Bob Watts is an Assistant Professor in English/Creative Writing at Lehigh University. His first collection, Past Providence (David Robert Books, February 2005), won the 2004 Stanzas Prize from David Robert Books, and his poems have been published in Poetry, The Paris Review, and reDivider, among other journals. He was, with his wife, the fiction writer Stephanie Powell Watts, a founding co-editor of Center: A Journal of the Literary Arts while a PhD student in Creative Writing at the University of Missouri-Columbia.
of 2011 by the Poetry Commission of North Carolina, was published by Louisiana State University Press. Her sixth collection A Raft, A Boat, A Bridge is recently out from Dream Horse Press (2012). A Shared Life won the Iowa Poetry Prize given by the University of Iowa Press, and a Virginia Prize for Poetry, selected by Mary Oliver. Alluvial, a finalist for Library of Virginia Center Book Award, was published by Bucknell University Press. Soniat has taught on the faculty at Hollins University and Virginia Tech. Poems have appeared in recent issues of Women’s Review of Books, Iowa Review, Hotel Amerika, Antioch Review, Denver Quarterly,and IMAGE: Art, Faith, Mystery.Presentlyan instructor in the Great Smokies Writers Program/UNC-Asheville, she lives on a ravine in Kenilworth with a mother bear and two cubs. website: www.katherinesoniat.com Photo by Tracey Schmidt
Kane "Novakane" Smego is a National Poetry Slam finalist, Southern Fried Poetry Slam Champion, touring artist, and Artistic Director of 2010 Indy Arts Award-winner Sacrificial Poets, a nationally-competing youth poetry organization based out of the Durham-Chapel Hill area of North Carolina. Kane has taught workshops and performed all over the country, featuring at such historic venues as the Nuyorican Poets Café in NYC, the 2010 Bonnaroo Music and Arts Festival, and the birth place of Slam Poetry, Chicago’s Green Mill. In the summer of 2011, Kane helped create and lead the Poetic Portraits of a Revolution (PPR2011) project that traveled to Egypt and Tunisia to collect stories of the popular revolutions, and broadcasted them as poems in an eight-week radio series on the National Public Radio affiliate WUNC. Kane was recently featured on the King Mez debut album, My Everlasting Zeal, alongside such accomplished artists as Lupe Fiasco’s producer, Soundtrakk, and Grammy Award-nominee J. Cole. Kane grew up in the Durham-Chapel Hill area, and graduated with highest distinction from the University of North Carolina at Chapel Hill class of 2010, where he was awarded the Sterling A. Stoudemire Chancellor’s Award for Excellence. Kane seeks to inspire youth and adults to tell their own stories, and challenges them to transform themselves and their communities through the use of the spoken and written word.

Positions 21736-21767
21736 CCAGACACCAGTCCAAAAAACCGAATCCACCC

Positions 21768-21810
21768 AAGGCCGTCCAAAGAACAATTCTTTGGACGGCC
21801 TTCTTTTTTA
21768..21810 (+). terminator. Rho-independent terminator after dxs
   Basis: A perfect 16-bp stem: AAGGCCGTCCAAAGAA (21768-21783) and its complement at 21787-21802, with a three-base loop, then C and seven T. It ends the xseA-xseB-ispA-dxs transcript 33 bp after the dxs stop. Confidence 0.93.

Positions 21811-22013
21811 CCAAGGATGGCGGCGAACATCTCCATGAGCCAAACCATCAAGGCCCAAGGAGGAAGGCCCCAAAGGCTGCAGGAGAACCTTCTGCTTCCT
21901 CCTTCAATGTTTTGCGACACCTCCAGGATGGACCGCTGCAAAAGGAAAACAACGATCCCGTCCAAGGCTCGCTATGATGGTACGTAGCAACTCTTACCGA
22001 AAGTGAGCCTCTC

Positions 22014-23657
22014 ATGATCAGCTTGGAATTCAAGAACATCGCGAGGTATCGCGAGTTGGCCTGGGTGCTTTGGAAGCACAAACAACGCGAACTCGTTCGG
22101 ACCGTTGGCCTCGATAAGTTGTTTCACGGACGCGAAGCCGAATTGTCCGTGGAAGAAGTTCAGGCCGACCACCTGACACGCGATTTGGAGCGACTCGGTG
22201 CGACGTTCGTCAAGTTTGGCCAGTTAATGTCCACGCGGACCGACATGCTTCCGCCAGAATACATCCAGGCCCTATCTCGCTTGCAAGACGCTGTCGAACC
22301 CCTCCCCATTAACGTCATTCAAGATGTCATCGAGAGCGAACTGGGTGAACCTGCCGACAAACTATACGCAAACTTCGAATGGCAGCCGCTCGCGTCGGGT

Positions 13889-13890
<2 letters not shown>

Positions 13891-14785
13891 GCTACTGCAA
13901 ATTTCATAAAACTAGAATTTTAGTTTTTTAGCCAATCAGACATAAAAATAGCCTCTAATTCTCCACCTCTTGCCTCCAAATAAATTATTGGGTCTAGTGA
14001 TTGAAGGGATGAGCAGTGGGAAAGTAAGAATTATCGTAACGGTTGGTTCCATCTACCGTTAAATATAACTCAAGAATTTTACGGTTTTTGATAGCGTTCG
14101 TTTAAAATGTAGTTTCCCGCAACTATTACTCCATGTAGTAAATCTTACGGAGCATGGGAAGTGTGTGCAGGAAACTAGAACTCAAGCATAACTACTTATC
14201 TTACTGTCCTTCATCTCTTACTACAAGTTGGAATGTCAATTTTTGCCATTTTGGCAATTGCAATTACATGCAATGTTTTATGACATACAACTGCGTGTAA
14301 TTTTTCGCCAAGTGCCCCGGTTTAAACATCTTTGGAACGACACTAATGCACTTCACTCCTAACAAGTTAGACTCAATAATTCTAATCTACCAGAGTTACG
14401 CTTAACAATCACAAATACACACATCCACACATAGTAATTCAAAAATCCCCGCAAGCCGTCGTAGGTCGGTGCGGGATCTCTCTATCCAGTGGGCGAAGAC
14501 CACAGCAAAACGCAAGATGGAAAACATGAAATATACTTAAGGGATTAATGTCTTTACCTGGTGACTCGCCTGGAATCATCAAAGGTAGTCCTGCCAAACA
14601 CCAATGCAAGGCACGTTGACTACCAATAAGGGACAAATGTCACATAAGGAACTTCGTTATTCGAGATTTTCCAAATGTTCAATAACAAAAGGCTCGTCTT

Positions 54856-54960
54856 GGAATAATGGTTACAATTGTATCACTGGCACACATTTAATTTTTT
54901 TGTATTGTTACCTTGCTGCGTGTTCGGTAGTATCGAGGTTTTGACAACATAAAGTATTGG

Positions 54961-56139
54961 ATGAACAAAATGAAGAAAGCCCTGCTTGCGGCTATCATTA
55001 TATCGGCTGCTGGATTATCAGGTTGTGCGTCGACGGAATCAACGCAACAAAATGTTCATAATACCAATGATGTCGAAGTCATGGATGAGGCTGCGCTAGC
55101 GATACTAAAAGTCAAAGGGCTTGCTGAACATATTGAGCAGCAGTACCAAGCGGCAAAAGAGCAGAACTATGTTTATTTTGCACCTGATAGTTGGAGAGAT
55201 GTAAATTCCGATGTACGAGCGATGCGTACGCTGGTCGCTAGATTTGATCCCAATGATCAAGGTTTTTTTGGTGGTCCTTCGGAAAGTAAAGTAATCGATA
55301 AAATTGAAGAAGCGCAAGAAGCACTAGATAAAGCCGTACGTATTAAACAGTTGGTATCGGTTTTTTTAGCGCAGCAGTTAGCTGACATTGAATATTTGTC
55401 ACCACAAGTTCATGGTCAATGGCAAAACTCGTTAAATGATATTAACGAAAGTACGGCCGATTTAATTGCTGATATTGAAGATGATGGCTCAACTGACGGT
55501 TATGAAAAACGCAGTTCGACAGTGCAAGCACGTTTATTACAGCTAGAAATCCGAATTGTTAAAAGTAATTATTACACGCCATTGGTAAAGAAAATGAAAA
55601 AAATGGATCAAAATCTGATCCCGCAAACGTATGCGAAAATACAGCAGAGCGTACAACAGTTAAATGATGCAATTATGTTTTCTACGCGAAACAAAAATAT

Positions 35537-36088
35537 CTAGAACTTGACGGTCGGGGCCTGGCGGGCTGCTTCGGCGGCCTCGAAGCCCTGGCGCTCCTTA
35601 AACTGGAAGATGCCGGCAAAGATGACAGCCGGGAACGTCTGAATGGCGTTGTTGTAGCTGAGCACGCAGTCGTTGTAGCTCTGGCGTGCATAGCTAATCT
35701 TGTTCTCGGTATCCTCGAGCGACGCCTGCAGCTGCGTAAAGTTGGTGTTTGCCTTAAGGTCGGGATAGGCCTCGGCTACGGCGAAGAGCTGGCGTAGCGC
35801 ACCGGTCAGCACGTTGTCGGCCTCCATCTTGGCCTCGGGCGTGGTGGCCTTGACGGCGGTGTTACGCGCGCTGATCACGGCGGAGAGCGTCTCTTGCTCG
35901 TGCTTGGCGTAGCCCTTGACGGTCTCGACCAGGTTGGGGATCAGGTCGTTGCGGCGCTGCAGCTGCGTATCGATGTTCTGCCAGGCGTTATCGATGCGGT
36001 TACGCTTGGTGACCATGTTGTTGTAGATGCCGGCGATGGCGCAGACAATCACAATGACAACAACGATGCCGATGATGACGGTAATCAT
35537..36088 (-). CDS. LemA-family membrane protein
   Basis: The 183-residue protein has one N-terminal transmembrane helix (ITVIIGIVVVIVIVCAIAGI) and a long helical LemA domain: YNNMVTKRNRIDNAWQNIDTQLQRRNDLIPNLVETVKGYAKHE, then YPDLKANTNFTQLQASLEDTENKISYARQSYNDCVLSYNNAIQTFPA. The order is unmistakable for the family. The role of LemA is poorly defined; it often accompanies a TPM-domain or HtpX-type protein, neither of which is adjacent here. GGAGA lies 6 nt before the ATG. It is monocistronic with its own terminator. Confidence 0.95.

Susan Ketchin’s diverse experience in writing, teaching, and publishing includes her posts as Editor of The St. Andrews Review, Fiction Editor for Southern Exposure Magazine at the Institute for Southern Studies in Durham, NC, and Associate and Fiction Editor for DoubleTake Magazine at the Center for Documentary Studies at Duke University. She has served as Associate Editor at Algonquin Books of Chapel Hill and Editor for the Fiction Series University Press of Mississippi. In 1994, Ketchin established an editorial consulting service, Renascence Literary Services, which she continues to operate. Susan has taught Creative Writing and Religion and Literature of the American South at Duke University, at North Carolina State University, and elsewhere. She was the Eudora Welty Co-Chair of Southern Studies at Millsaps College and a Visiting Lecturer at the Duke Divinity School. She has also taught U.S. and Regional Language and Culture at Duke University's Summer Institute for International MBA Students at the Fuqua School of Business. Susan’s publications include articles, interviews, and reviews, and two books, The Christ-Haunted Landscape: Faith and Doubt in Southern Fiction (University Press of Mississippi, 1994) and 25 and Under: Fiction (W.W. Norton, 1997), co-edited with Neil Giordano. Currently, she is working on a book that explores the impact and healing power of southern music in her life growing up in the Christ-haunted south. In addition to writing and editing, Susan lectures and performs throughout the U.S. on a wide range of topics, such as "Spiritual Autobiography: How Ancient Pilgrim Souls Speak to Us Today," "Music & Story-telling, Essentials of Community" and "God In Southern Story and Song." Susan often weaves songs into a lecture or presentation--such as "Poor, Wayfaring Stranger," from the Sacred Harp in a lecture on spiritual autobiography, or her award-winning original composition, "God Stood Waiting By the Side of the Road" into a talk about modern metaphors for timeless themes for "God in Southern Story and Song." Having studied theology and the arts at Union Theological Seminary, NYC, Susan leads weekend and day-long workshops on topics ranging from "Writing Fiction & Memoir--Do the Same Principles Apply?" to "Writing, Editing, and Publishing in the Digital Age." Susan is an accomplished musician specializing in traditional American music (folk, jazz, gospel, and blues). She sings and plays guitar, banjo, and upright bass and has recorded two award-winning albums with Rounder/Flying Fish Records. She currently teaches nonfiction creative writing at Meredith College in Raleigh.